Melissa Harris-Perry: Welcome back to The Takeaway. I'm Melissa Harris-Perry. Listen.
Melissa Harris-Perry: That's the sound of a redwing. Chances are that even if you're an avid birder here in the US, you may never have heard a live performance of this bird song, because it's nearly impossible to see or hear a redwing in the US. That's not because the redwing is particularly rare. I mean, it's actually pretty common to spot in the UK and in Scandinavian countries, where it migrates for the winter. It is notable that a birder recently spotted one outside the window of his parents' home in Maine.
Now, for bird watchers, a sighting like this is super exciting, but for researchers, the enthusiasm is dampened by the potentially ominous warning a little redwing might be carrying with it so many miles from home.
Amanda Rodewald: My name is Amanda Rodewald. I'm the Garvin Professor and the Senior Director of the Center for Avian Population Studies at the Cornell Lab of Ornithology.
Melissa Harris-Perry: The lab developed an app called eBird.
Amanda Rodewald: Almost 1 million observers around the world submit their observations of birds to eBird. Now, we have over 1.2 billion observations and it's the fastest accumulating database with biodiversity information.
Melissa Harris-Perry: Crowdsourcing bird sightings, both common and rare, can provide valuable data and important clues about how our planet is being affected by climate change.
Amanda Rodewald: It's citizen science at its best. If we imagined what's happening in the world, all the changes that are underway, and what we need to learn about those changes, we're not going to have enough information if we rely on professionals to collect it. I mean, it's just not going to happen. By engaging just regular people around the world, we can fill those information needs.
Melissa Harris-Perry: Obviously, coal miners long used canaries as a kind of early warning system that something was wrong, and that it could be quite dangerous for the people who were coal miners. What kind of climate change canaries in the coal mine have you been seeing through eBird?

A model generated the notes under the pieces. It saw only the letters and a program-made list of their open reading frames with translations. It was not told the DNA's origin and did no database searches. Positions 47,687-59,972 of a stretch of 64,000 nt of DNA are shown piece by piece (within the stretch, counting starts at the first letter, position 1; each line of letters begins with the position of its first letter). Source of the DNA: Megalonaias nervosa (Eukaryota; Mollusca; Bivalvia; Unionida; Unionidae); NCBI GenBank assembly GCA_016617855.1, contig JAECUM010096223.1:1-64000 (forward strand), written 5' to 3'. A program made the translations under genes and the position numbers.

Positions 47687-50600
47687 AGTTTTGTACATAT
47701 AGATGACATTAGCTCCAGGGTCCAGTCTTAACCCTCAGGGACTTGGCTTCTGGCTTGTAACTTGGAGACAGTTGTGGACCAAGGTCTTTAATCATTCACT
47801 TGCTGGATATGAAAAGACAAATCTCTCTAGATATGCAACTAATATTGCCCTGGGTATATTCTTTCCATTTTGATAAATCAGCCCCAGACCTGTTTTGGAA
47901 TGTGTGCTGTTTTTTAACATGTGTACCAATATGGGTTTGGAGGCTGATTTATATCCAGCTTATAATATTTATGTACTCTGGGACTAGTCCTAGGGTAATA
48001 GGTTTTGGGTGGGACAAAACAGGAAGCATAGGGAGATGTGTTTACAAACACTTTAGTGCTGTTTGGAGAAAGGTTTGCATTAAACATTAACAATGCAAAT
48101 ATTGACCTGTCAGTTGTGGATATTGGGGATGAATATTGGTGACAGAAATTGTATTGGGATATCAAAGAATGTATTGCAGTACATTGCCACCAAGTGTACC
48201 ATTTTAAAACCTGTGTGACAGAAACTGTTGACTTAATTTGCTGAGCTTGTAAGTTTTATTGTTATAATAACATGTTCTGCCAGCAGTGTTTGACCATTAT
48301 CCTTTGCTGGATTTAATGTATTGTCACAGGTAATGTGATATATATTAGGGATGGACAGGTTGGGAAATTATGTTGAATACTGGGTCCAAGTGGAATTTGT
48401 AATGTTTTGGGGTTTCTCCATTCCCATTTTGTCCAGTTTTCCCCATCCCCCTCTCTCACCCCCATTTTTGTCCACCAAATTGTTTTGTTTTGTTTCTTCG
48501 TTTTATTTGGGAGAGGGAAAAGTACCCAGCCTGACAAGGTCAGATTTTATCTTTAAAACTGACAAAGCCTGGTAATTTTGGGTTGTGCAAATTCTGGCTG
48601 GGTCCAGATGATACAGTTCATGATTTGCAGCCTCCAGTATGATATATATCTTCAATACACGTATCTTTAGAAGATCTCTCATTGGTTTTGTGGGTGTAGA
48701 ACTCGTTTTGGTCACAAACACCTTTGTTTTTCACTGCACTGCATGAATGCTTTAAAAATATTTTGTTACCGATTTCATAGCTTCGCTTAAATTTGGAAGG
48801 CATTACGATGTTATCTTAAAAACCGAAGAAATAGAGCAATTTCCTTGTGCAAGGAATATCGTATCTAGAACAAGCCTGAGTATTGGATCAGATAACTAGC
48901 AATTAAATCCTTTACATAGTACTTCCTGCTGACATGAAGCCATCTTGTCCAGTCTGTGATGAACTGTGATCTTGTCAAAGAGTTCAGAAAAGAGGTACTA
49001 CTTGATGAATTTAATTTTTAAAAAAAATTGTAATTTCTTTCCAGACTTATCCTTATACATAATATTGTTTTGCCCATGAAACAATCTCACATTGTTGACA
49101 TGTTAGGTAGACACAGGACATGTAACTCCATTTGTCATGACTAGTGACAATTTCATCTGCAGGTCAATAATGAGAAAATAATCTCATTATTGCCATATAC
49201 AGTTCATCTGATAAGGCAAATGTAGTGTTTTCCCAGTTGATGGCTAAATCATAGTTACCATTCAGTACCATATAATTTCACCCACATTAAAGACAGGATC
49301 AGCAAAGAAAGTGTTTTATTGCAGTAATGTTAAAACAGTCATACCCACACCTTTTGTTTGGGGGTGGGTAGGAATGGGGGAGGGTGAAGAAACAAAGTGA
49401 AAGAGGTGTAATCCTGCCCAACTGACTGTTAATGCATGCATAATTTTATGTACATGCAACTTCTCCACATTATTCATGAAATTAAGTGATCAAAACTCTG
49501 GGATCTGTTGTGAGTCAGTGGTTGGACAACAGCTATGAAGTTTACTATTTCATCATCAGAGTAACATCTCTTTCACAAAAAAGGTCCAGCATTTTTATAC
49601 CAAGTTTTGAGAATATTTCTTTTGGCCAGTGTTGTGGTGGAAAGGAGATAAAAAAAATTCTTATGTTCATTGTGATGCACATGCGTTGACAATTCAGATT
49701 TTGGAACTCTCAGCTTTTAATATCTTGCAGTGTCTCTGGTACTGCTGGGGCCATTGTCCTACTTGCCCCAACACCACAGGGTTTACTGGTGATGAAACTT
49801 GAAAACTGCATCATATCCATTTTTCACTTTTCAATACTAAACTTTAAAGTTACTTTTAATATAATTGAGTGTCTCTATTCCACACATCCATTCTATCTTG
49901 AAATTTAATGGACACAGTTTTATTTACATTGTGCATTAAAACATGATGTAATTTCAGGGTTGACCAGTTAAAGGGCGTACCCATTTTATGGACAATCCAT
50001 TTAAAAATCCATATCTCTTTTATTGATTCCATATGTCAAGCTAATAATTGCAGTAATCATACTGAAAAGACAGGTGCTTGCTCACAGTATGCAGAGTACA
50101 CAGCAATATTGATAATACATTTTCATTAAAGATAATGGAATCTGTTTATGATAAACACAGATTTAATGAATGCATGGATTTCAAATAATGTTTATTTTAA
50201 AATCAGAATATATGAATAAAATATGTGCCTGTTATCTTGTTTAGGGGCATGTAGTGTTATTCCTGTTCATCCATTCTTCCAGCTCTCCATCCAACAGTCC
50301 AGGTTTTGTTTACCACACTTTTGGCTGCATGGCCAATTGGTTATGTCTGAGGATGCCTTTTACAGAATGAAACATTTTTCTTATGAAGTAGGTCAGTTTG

Amanda Rodewald: Yes, and you're spot on because birds are excellent indicators of environmental conditions, so they can be really early warning signals for us of environmental change. This is because birds are almost everywhere, they're sensitive to environmental conditions, and so when conditions change, then we're able to detect changes in the number and distributions of birds.
You can find many, many publications that are using eBird data to identify, for example, some species that we think are most likely to be affected by climate change. We see changes already in some ranges of species, so where that species occurs geographically, or even elevationally, up and down mountain slopes. We see changes in the distribution of populations, changes in the timing of migration, and other movements of birds.
These are all things that we're starting to pick up now because of eBird data, and even more than understanding what's already happened, we're able to use that knowledge to make strong predictions about future responses. Those might be future responses to drought, to temperature changes, to shifts in the distribution of resources that we rely upon, as well.
Melissa Harris-Perry: Why is it that the sight of a rare bird somewhere might be really exciting for birders, but may be troubling sign relative to climate change?